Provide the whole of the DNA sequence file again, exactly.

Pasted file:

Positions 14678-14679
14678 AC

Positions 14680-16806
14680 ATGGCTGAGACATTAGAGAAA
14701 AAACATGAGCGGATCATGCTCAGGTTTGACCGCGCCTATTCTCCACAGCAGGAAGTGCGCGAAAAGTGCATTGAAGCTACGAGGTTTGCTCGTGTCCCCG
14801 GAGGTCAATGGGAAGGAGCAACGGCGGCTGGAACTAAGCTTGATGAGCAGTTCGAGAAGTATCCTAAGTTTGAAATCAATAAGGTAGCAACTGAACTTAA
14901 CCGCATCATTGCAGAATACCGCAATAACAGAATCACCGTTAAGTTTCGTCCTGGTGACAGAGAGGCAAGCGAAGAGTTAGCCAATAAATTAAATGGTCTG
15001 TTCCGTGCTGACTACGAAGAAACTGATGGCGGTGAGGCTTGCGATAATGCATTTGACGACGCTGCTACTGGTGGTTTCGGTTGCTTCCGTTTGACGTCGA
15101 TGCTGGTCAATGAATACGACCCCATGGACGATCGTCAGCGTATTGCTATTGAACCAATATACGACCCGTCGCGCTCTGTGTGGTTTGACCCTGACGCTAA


Positions 14678-14679
14678 AC

Positions 14680-16806
14680 ATGGCTGAGACATTAGAGAAA
14701 AAACATGAGCGGATCATGCTCAGGTTTGACCGCGCCTATTCTCCACAGCAGGAAGTGCGCGAAAAGTGCATTGAAGCTACGAGGTTTGCTCGTGTCCCCG
14801 GAGGTCAATGGGAAGGAGCAACGGCGGCTGGAACTAAGCTTGATGAGCAGTTCGAGAAGTATCCTAAGTTTGAAATCAATAAGGTAGCAACTGAACTTAA
14901 CCGCATCATTGCAGAATACCGCAATAACAGAATCACCGTTAAGTTTCGTCCTGGTGACAGAGAGGCAAGCGAAGAGTTAGCCAATAAATTAAATGGTCTG
15001 TTCCGTGCTGACTACGAAGAAACTGATGGCGGTGAGGCTTGCGATAATGCATTTGACGACGCTGCTACTGGTGGTTTCGGTTGCTTCCGTTTGACGTCGA
15101 TGCTGGTCAATGAATACGACCCCATGGACGATCGTCAGCGTATTGCTATTGAACCAATATACGACCCGTCGCGCTCTGTGTGGTTTGACCCTGACGCTAA